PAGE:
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‘Inappropriate’ for CCGs to define GP ‘core’ services


6 December 2012

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Clinical commissioning groups (CCGs) would be “unwise” to begin playing a role in defining the ‘core’ services’ of a GP contract, a senior GP has claimed.

Dr Richard Vautrey, deputy chair of the British Medical Association’s (BMA) GP Committee (GPC), said while CCGs should have a role in determining GP enhanced services, it would be “inappropriate” for them to start “micromanaging” the GP contract by defining what is core.

Clinical commissioning groups (CCGs) would be “unwise” to begin playing a role in defining the ‘core’ services’ of a GP contract, a senior GP has claimed.

Dr Richard Vautrey, deputy chair of the British Medical Association’s (BMA) GP Committee (GPC), said while CCGs should have a role in determining GP enhanced services, it would be “inappropriate” for them to start “micromanaging” the GP contract by defining what is core.

“It would be unwise if CCGs started to [define GP core services] and it would be straying significantly away from their commissioning role and into the NHS Commissioning Board’s remit,” he said.

Dr Vautrey’s comments come in response to a speech made by Dame Barbara Hakin, managing director of commissioning development at the NHS Commissioning Board (NHS CB), at the NHS Alliance conference in Bournemouth last month (21 November 2012), in which she said she was “heartened” by the number of CCGs that are “taking it upon themselves” to identify a practice’s core services.

“I am hopeful CCGs will work with practices to define a basket of core general practice services and identify what is above and beyond as additional services while allocating funds where acceptable,” she said.

“This will happen better locally than if the Board tries to define core services on a national scale.”

She insisted CCGs involvement in GP contracts was not a devolvement of responsibility as the NHS CB “still retains overall responsibility”.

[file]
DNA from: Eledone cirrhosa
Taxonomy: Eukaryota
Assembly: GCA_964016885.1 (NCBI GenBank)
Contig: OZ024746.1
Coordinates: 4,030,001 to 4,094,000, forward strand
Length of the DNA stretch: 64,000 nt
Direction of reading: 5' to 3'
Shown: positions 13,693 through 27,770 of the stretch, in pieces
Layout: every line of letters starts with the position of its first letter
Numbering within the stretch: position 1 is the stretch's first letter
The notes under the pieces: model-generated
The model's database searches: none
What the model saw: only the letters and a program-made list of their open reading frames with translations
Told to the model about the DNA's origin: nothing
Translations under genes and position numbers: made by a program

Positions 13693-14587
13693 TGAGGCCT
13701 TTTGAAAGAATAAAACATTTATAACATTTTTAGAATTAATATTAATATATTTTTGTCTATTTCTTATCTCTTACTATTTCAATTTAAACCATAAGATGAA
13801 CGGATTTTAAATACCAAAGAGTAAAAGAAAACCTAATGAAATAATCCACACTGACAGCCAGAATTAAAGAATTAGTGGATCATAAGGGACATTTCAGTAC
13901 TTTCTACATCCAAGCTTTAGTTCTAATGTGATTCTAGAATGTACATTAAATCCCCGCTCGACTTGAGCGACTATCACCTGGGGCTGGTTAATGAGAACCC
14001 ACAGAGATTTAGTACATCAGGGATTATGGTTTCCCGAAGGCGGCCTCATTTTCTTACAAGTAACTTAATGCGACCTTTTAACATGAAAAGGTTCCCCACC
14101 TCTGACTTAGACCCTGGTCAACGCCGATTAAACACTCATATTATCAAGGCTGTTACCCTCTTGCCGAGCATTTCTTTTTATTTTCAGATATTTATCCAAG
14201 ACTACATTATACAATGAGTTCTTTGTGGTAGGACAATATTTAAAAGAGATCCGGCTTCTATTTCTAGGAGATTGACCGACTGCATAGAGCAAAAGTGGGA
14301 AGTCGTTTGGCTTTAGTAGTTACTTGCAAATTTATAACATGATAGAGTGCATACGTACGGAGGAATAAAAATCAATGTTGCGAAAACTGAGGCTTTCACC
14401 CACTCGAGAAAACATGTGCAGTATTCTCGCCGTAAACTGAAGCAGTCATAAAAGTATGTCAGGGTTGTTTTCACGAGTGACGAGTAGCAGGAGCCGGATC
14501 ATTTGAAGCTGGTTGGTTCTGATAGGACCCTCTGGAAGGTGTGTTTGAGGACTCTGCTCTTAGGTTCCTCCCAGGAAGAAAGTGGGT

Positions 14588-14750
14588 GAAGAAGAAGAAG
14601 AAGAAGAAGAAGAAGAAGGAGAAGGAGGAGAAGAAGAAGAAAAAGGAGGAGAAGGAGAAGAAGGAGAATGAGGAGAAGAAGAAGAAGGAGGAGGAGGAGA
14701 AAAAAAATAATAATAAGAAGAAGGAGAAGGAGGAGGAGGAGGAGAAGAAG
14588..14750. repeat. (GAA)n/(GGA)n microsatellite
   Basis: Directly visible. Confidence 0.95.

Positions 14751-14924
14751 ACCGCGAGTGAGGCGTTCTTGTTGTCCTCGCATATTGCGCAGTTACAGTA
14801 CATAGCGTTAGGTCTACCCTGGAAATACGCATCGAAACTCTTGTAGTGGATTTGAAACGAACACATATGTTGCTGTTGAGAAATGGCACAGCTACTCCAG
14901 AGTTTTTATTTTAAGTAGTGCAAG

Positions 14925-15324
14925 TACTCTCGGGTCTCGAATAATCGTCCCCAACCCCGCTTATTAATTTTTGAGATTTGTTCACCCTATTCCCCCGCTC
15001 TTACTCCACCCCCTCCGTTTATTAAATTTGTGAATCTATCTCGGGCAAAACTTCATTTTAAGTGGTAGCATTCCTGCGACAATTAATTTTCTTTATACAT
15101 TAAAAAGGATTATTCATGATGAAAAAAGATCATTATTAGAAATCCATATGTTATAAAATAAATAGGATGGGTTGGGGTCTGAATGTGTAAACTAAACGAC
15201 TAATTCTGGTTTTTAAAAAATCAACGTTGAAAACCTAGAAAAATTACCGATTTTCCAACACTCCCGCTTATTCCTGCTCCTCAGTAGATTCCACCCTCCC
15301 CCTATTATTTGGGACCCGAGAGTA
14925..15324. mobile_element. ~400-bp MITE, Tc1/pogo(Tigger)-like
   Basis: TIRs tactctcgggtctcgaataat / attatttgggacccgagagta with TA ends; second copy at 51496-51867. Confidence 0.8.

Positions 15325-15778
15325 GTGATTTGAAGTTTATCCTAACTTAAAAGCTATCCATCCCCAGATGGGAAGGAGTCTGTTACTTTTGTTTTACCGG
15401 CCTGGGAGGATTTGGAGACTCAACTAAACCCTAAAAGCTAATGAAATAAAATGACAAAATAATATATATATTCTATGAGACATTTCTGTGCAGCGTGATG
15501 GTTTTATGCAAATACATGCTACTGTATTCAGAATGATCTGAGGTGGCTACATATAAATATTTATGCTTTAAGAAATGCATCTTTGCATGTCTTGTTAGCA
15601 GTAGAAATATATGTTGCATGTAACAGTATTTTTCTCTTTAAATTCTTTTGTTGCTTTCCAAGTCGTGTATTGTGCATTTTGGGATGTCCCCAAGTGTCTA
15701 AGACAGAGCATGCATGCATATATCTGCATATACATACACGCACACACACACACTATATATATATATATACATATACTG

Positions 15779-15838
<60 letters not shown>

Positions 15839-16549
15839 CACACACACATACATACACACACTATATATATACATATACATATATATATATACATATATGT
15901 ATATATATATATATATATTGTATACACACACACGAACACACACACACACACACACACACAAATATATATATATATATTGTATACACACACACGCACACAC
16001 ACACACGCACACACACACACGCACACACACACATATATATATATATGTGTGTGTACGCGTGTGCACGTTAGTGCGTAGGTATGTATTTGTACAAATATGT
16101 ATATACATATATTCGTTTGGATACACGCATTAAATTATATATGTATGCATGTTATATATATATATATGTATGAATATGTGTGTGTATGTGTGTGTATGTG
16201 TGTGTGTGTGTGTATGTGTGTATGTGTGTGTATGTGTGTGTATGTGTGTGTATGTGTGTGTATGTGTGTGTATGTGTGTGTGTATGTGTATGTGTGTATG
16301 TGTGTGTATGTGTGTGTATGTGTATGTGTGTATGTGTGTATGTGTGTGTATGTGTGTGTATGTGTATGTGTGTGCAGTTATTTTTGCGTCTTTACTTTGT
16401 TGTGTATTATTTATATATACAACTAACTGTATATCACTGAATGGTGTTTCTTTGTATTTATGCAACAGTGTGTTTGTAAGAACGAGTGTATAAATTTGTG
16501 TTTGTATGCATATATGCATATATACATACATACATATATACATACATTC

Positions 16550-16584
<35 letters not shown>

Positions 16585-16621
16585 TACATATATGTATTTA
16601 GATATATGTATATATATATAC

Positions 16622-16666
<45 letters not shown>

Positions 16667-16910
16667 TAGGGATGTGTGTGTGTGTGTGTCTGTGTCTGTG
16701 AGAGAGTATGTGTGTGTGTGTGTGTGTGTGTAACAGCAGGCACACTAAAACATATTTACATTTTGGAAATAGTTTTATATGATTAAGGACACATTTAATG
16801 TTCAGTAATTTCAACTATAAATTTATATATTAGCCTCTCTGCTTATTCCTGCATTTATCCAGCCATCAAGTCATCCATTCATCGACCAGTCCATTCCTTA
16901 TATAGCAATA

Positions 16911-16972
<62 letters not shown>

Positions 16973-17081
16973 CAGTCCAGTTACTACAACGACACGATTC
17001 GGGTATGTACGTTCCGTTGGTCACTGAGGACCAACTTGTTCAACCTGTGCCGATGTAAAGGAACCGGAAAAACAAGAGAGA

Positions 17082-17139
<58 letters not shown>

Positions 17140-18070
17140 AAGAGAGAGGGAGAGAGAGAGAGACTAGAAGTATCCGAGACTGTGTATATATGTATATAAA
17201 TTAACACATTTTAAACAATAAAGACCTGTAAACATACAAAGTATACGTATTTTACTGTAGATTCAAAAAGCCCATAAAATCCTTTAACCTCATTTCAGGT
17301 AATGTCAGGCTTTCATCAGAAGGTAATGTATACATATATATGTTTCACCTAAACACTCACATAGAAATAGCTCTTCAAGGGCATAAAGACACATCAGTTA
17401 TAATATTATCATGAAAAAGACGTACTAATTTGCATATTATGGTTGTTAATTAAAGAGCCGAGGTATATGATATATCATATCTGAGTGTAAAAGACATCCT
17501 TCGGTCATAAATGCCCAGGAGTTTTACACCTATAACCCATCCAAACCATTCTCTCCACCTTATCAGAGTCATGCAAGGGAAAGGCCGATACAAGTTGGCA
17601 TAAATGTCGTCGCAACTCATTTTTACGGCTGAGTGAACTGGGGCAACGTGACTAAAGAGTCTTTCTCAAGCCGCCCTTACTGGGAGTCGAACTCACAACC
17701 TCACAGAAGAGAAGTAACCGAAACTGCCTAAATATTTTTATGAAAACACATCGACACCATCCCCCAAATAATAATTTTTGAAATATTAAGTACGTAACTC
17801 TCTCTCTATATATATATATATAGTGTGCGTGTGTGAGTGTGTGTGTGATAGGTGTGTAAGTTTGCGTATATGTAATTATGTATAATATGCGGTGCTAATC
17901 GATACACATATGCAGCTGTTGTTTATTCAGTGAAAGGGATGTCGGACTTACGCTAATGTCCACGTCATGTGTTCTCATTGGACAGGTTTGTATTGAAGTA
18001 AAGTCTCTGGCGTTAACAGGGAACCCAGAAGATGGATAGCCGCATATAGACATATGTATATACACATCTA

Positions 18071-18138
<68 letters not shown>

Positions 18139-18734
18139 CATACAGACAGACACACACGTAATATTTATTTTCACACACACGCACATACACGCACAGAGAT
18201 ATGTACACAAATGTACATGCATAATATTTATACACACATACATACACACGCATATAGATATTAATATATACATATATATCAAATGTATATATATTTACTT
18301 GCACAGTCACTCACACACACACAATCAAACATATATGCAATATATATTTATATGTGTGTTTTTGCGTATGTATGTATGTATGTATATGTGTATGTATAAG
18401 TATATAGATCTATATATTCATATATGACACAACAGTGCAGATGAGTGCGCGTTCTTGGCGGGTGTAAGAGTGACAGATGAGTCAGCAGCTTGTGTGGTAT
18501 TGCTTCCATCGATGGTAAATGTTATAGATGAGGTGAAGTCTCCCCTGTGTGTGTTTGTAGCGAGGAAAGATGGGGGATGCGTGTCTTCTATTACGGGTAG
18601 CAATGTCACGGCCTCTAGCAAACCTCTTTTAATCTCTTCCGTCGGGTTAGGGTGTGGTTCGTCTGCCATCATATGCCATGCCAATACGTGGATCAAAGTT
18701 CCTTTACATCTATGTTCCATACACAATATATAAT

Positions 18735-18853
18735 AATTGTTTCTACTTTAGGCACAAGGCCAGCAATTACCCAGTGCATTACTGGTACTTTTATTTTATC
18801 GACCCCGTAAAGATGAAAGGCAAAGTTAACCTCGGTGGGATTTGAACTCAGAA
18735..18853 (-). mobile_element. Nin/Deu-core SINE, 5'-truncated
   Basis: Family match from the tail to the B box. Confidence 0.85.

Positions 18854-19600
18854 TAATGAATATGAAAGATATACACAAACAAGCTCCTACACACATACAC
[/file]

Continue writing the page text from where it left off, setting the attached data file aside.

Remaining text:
Dr Vautrey urged CCGs to focus on identifying and resourcing GP enhanced services and not to misinterpret Hakin’s “off the cuff” answer as an open door to examine the core contract.

“There is good reason to separate the contracting roles between CCGs and the NHS CB,” he said.

“It is important that both parties understand what their roles are and don’t stray into other areas.”

A spokesperson for the NHS CB sought to “clarify” Hakin’s comments around CCG involvement in the GP contract.

They said many CCGs are working on making “educated assumptions” on the likely content of the core GMC contract in a bid to identify additional services they wish to commission but are not individually designing GMS and PMS contracts. 



“CCGs will be able to commission a wide range of community-based services that meet the health needs of local communities, including primary care services that go beyond the scope of the GP contract,” said the spokesperson.

“Many CCGs are already working to identify these services, and their efforts were applauded by Dame Barbara Hakin at the NHS Alliance conference.”

 

 

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